Her career reflected a way of life in Washington that centered around world and national news and politics as it was practiced on the Hill, at the White House and in the neighborhoods where the wielders of power and those who commented on them in print and on the air lived. That included, of course, Georgetown.
She began her career at WRC-TV, where she hosted a public affairs program called “Meeting of the Minds” (which could pass for a personal motto in the way she conducted herself). She married a journalist, Steve Roberts, in 1966. The couple moved to Los Angeles, where she worked as a producer of children’s program and was a stringer for CBS News in Greece.
In 1976, she began working for the fledgling National Public Radio. As an NPR congressional correspondent for more than a decade, she was a contributor to the PBS evening news show “The MacNeil/Lehrer Report.” During that period, she was also one of the few women working in television, a pioneer along with colleagues Linda Wertheimer and Nina Totenberg. Many younger female colleagues remembered her as a friend, a mother figure and a helper.
She moved to ABC in 1998 as a political correspondent alongside the likes of Peter Jennings and Ted Koppel, co-anchoring the network’s Sunday morning broadcast, “This week with Sam Donaldson and Cokie Roberts,” and becoming a national figure.
She had an abundance of the Washington coin of the realm: respect. She also had style, an unwillingness to take guff, a wealth of direct knowledge of the practice of politics and a sparkling personality. Watching her broadcasts, her encounters with senators and presidents, you know two things right away. She could hold her own with anybody, but she also dispensed the joy she showed in her work freely and obviously. She said that having a front-row seat to history was a privilege: “You do get used to it, and you shouldn’t, because it’s a very special thing to be able to be in that room when all kinds of special things are happening.”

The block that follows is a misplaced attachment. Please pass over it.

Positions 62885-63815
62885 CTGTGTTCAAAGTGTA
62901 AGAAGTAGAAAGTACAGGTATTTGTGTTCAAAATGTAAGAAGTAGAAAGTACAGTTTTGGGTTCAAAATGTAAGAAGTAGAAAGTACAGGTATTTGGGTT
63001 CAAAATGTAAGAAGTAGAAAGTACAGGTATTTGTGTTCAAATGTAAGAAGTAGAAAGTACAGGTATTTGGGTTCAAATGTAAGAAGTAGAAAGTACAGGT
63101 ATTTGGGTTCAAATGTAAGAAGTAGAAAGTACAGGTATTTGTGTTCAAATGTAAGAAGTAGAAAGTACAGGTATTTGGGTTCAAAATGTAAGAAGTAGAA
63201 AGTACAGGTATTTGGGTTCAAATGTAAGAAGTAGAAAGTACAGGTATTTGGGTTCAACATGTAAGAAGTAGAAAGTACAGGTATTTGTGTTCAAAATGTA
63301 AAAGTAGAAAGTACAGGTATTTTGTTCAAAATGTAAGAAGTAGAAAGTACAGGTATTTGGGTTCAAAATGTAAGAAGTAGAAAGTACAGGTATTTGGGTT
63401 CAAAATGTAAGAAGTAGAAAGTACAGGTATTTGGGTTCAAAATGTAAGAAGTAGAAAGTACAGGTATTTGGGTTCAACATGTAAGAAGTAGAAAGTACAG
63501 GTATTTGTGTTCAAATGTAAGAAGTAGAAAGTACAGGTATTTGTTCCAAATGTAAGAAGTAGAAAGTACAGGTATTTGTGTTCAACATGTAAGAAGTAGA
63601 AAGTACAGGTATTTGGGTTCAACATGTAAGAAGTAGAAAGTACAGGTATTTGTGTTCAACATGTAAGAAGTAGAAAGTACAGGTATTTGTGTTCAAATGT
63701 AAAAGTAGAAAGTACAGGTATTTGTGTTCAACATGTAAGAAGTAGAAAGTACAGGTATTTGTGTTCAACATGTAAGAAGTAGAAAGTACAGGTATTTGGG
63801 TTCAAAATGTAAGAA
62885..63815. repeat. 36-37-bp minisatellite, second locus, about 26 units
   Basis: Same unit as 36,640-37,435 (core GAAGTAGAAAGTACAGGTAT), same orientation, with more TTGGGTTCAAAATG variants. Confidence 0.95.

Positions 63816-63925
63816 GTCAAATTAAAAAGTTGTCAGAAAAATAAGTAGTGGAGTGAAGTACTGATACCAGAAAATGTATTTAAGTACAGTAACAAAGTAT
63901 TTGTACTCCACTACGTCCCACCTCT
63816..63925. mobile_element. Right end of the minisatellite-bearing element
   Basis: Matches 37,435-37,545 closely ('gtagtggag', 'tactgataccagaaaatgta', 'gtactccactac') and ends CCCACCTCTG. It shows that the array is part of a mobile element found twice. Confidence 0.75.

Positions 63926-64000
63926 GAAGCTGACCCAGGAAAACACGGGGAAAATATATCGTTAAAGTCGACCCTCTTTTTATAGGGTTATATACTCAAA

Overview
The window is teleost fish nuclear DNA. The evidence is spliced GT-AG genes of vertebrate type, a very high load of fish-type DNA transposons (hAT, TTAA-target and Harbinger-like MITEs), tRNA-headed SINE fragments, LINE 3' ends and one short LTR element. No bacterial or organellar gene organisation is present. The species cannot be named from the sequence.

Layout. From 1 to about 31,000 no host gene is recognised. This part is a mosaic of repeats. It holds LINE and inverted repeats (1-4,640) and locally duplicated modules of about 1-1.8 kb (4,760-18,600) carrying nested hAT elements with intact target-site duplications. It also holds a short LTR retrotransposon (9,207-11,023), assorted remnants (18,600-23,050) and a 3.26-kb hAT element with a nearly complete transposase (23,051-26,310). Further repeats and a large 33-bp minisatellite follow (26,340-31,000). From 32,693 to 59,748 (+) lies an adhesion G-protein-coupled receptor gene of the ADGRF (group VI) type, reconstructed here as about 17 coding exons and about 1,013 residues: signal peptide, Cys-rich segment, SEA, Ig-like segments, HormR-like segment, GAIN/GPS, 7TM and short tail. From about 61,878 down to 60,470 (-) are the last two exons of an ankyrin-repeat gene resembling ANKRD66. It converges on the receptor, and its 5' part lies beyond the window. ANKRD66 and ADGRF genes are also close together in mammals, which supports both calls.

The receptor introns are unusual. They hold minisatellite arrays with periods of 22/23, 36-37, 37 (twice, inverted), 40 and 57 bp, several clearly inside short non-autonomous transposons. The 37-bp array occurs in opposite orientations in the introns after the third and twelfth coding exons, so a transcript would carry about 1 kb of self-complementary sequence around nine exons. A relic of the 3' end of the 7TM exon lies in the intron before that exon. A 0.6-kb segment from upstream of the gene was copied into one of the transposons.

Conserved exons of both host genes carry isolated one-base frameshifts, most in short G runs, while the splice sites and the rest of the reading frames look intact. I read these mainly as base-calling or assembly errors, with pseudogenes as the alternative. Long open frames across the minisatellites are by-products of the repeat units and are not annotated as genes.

Roberts was mostly even-handed in her treatment of elected officials, challenging Democrats and Republicans, Clintons and Bushes, alike on matters of policy or conduct. She disliked the divisiveness that was becoming apparent in the coverage of news, and its characterization. “There is no such thing as ‘fake news.’” she said. “It’s either news or it’s fake.”
Former President George W. Bush said that “she covered us for decades as a talented, tough and fair reporter. We respected her drive and appreciated her humor. She became a friend.” Former President Barack Obama said that “she was a trailblazing figure, a role model to young women at a time when the profession was dominated by men.” Donald Trump said: “I would like to wish her family well. She was a professional and I respect a professional.” But he also said: “I never met her. She never treated me nicely.”
If you perused the comments section on YouTube and news reports, certain words recurred: poise, integrity, grace, humor, honesty, the real coin of the realm. Mary Martha Corinne Morrison Claiborne Boggs, later Roberts, had a long name, but in the end, there she was — Cokie, one of a kind.